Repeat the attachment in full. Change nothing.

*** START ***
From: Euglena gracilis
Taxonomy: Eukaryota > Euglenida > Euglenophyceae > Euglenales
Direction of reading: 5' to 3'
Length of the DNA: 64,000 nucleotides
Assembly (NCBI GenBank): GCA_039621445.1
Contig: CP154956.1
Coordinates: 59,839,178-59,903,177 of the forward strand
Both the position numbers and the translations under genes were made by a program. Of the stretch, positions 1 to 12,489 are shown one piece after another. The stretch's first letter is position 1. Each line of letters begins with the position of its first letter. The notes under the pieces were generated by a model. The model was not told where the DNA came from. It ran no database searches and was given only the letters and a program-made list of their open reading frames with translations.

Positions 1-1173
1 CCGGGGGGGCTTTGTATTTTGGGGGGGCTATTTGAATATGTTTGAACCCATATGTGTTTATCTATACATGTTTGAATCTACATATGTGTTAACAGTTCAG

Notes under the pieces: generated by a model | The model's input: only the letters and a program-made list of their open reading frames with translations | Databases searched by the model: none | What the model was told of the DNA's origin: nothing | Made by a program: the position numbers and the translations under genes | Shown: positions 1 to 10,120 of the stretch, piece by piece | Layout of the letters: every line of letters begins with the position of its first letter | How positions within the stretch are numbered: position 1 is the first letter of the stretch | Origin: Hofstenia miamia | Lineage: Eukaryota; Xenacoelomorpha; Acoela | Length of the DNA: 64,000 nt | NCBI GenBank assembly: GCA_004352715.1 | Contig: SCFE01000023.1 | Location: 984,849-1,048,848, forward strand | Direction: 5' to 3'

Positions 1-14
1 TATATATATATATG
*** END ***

From: Euglena gracilis
Taxonomy: Eukaryota > Euglenida > Euglenophyceae > Euglenales
Direction of reading: 5' to 3'
Length of the DNA: 64,000 nucleotides
Assembly (NCBI GenBank): GCA_039621445.1
Contig: CP154956.1
Coordinates: 59,839,178-59,903,177 of the forward strand
Both the position numbers and the translations under genes were made by a program. Of the stretch, positions 1 to 12,489 are shown one piece after another. The stretch's first letter is position 1. Each line of letters begins with the position of its first letter. The notes under the pieces were generated by a model. The model was not told where the DNA came from. It ran no database searches and was given only the letters and a program-made list of their open reading frames with translations.

Positions 1-1173
1 CCGGGGGGGCTTTGTATTTTGGGGGGGCTATTTGAATATGTTTGAACCCATATGTGTTTATCTATACATGTTTGAATCTACATATGTGTTAACAGTTCAG

Notes under the pieces: generated by a model | The model's input: only the letters and a program-made list of their open reading frames with translations | Databases searched by the model: none | What the model was told of the DNA's origin: nothing | Made by a program: the position numbers and the translations under genes | Shown: positions 1 to 10,120 of the stretch, piece by piece | Layout of the letters: every line of letters begins with the position of its first letter | How positions within the stretch are numbered: position 1 is the first letter of the stretch | Origin: Hofstenia miamia | Lineage: Eukaryota; Xenacoelomorpha; Acoela | Length of the DNA: 64,000 nt | NCBI GenBank assembly: GCA_004352715.1 | Contig: SCFE01000023.1 | Location: 984,849-1,048,848, forward strand | Direction: 5' to 3'

Positions 1-14
1 TATATATATATATG